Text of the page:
Day 3 of the World Series of Poker Main Event starts today at the Rio casino in Las Vegas. One of the greatest prizes in sport awaits the eventual winner: a cool $10 million, with a further $52,820,200 to be distributed amongst the top 693 players.
And I could have been among them.
I entered the $1,111 Little One For One Drop charity tournament last week in hopes of taking anything up to the $637,000 first prize, and buying my way into the Main Event. Instead I exited in the most ignominious fashion: just 30 minutes into a four-day tournament.
Here’s how it happened. With blinds still just 25-25 on a starting stack of 4,000, I limp in with pocket eights. I don’t want to raise from early position; I’m happy instead to call a small raise in the hopes of catching a set on the flop. There’s another limp to my left; a raise to 125 to his left; one more caller; and me.
Perfect. That’s 500 in the pot, the start of a decent payout should I hit my 1 in 8 chance of an eight.
Instead I get an ‘interesting’ flop: 567, with two hearts. Pretty great. I have a pocket overpair, and an open-ended straight draw.
In retrospect, I should probably have checked, and then either called or re-raised any raise. Instead I bet 425, to punish any flush draw, discourage overcards hoping to hit, and maximise my win should I hit a straight. My mistake immediately becomes apparent when the pre-flop limper to my left re-raises to 1,250. The next two fold to me.
What does my re-raiser have? A pair, even an overpair, is very unlikely to bet so confidently on that board. A flush draw would flat-call, not wanting to push out the other two players. So this can only be two pair, trips, or a made straight. On the last possibility, however, I have some insider info: I hold two of the 8s, which makes it statistically less likely he has 8-9. Two pair is possible, but would he really be in the pot, even limping, with two small cards? Maybe, but a small pocket pair, giving him trips, is more likely.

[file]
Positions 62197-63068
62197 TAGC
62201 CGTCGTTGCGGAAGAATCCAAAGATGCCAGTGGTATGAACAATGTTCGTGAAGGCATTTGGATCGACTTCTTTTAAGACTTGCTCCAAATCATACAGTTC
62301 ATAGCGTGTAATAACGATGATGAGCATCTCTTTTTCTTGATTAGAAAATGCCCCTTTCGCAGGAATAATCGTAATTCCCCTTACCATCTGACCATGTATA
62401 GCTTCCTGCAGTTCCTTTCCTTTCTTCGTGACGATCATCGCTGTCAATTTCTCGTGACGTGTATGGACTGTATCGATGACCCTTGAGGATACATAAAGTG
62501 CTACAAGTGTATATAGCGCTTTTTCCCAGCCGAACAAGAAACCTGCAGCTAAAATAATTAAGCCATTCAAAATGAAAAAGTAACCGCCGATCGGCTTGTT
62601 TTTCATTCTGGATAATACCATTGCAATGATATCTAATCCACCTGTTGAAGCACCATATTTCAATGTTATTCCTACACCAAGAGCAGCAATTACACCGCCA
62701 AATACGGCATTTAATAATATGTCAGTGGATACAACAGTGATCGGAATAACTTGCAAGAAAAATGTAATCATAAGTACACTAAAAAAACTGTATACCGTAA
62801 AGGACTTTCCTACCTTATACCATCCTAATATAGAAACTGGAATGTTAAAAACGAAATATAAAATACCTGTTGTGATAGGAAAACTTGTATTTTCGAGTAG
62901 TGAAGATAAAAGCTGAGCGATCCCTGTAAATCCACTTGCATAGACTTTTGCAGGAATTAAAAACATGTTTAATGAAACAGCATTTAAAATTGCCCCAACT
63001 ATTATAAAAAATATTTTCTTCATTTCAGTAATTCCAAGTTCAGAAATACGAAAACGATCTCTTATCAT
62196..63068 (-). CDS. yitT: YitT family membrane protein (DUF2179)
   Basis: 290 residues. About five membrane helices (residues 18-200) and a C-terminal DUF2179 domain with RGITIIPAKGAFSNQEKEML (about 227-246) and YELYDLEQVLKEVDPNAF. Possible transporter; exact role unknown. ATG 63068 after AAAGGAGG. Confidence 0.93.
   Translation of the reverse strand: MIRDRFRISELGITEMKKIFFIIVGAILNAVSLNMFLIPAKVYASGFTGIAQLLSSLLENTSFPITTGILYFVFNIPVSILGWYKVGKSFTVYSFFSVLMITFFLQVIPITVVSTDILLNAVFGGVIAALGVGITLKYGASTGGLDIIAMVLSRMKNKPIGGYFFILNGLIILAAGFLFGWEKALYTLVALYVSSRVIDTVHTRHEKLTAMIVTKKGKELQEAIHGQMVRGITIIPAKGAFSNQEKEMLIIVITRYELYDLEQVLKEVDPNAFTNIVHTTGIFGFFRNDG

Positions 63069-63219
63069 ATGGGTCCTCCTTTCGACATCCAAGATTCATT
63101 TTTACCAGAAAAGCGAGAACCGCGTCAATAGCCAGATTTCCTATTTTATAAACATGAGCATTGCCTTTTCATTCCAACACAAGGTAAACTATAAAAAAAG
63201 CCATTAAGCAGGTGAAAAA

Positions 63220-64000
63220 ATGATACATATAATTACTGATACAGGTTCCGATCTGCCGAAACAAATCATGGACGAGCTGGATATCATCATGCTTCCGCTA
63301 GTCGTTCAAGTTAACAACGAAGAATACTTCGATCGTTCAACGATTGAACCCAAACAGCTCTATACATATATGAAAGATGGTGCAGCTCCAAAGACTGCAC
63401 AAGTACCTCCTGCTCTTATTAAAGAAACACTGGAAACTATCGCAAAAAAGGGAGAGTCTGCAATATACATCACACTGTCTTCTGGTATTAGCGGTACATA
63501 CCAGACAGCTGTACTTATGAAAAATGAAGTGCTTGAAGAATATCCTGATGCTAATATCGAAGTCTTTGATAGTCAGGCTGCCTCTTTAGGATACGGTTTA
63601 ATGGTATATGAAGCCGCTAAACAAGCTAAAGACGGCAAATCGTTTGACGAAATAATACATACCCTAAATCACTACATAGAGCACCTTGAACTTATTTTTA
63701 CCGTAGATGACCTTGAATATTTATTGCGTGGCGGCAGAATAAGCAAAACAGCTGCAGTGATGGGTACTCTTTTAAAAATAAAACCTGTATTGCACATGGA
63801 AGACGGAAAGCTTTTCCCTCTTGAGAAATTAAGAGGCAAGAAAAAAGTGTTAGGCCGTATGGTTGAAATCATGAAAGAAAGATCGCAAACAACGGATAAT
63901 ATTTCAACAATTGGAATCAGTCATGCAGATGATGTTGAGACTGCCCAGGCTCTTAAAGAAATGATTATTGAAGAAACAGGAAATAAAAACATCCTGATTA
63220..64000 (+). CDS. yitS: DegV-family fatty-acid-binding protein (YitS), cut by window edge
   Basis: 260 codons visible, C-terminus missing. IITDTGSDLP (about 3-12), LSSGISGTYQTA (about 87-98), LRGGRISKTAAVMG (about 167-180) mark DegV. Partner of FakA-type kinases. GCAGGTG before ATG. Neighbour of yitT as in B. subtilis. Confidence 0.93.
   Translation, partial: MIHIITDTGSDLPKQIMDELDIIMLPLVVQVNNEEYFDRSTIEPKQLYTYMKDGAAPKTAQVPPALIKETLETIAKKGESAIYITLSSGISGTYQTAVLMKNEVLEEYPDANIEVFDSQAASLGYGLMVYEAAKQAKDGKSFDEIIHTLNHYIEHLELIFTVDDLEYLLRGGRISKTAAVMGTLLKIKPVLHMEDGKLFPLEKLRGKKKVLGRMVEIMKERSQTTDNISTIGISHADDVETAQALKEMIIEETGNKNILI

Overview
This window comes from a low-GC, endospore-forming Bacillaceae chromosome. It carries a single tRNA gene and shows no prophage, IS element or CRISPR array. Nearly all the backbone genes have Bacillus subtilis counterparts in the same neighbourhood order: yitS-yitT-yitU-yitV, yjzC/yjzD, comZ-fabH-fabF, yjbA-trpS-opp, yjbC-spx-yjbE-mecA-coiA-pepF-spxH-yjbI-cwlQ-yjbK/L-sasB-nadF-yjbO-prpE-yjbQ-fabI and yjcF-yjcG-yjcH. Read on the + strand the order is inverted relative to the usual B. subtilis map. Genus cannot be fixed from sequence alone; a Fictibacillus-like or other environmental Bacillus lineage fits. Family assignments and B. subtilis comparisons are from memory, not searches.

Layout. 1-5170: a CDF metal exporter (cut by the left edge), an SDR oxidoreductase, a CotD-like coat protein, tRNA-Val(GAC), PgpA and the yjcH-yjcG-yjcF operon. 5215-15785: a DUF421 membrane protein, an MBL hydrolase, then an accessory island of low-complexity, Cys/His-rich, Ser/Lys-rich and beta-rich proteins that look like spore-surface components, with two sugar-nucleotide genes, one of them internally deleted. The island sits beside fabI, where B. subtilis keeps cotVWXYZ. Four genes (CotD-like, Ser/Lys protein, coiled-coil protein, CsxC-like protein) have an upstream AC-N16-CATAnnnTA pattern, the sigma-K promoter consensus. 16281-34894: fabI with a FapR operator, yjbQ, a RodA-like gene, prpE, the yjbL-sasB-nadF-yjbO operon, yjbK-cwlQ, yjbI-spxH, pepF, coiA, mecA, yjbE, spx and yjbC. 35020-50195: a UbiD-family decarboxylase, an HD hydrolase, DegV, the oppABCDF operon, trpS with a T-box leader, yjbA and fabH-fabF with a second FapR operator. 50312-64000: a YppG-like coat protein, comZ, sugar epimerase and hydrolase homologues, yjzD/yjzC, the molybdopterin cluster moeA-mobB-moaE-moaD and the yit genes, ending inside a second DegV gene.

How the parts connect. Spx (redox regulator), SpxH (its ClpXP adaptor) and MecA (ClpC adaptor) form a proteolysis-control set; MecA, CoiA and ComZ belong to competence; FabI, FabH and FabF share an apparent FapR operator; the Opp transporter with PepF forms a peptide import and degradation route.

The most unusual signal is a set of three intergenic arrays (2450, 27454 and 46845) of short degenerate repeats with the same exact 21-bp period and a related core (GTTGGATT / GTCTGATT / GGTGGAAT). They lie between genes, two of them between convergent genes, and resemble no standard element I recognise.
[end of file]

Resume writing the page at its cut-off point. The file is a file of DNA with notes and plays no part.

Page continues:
Either way, my pocket pair is beat, and I should probably fold. If I call, I’ll get to see only one more card before I get re-raised all-in. But then I have a straight draw, and he doesn’t. More importantly, I could have a made straight, for all he knows. If I re-raise all in, will he really risk his whole stack, so early in a four-day tournament, when he could be up against the nut straight?
I convince myself that he is likely to fold to an all-in raise, giving me a quick profit of 2,000. And if he doesn’t, well, I still have a 1 in 3 chance of making my straight, giving me a profit of 4,725.
I didn’t fly 6,000 miles to be pushed around. It’s a big tournament, but I’ll rise to the challenge. I square my shoulders, look him in the eye, push my chips all-in…
And he insta-calls. Oops.
He turns over 8-9. The stone-cold nuts.
Like I say. Ooooops.
I tell this story to a pro at a cash table the next day, asking what he would have done. He says dismissively: ‘Of course you fold.’
Yes, of course I fold. There’s four days in this tournament. You don’t have to take risks. I could kiss goodbye the 550 I’d invested in the hand, and still have plenty of chips with at these low blind levels which to sit back and wait all day for pocket aces.
Then again, if I had been correct in my initial calculation, if he had had either two pair or trips, I actually would have won the hand. I didn’t make the straight, but my third 8 came on the river.
So which am I: an excessively macho risk-taker, over-used to the high-pressure cash games at London’s Hippodrome casino? Or a calculated risk-taker, coolly unafraid to jeopardise his stack for an early win with which to dominate the table?
What would your strategy have been?
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Dominic writes about poker at www.cardspiel.com